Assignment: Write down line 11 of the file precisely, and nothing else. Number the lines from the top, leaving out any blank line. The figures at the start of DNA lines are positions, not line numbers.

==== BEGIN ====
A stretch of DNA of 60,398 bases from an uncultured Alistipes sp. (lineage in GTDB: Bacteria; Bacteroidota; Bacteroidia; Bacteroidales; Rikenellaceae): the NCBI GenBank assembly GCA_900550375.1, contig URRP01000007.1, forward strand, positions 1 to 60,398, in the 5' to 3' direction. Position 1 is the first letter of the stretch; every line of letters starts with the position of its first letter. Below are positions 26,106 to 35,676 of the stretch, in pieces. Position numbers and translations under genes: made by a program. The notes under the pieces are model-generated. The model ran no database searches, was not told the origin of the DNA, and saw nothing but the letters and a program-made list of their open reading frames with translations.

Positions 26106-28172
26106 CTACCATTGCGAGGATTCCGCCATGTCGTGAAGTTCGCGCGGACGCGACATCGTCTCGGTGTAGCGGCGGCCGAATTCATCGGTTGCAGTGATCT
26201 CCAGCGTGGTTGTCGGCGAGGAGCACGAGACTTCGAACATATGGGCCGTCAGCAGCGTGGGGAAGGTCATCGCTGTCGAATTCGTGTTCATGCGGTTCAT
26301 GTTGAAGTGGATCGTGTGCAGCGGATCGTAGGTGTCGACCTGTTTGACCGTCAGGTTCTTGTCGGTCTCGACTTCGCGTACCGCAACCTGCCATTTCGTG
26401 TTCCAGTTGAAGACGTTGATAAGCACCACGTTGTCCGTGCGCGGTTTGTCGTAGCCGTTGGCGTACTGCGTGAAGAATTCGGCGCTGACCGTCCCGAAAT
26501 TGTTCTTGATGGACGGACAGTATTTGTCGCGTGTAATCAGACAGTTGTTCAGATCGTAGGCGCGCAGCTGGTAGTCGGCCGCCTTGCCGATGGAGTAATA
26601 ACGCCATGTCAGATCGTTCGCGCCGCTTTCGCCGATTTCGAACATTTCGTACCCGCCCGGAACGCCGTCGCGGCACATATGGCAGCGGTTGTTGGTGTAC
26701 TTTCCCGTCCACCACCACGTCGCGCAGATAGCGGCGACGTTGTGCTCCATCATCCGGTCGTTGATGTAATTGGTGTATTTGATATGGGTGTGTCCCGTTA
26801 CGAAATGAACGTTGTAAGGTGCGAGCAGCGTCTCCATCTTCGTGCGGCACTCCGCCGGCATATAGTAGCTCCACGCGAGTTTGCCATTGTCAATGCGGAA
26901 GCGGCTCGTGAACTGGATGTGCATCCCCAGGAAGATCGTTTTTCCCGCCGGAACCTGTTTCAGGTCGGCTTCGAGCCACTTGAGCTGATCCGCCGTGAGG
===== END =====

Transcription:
26901 GCGGCTCGTGAACTGGATGTGCATCCCCAGGAAGATCGTTTTTCCCGCCGGAACCTGTTTCAGGTCGGCTTCGAGCCACTTGAGCTGATCCGCCGTGAGG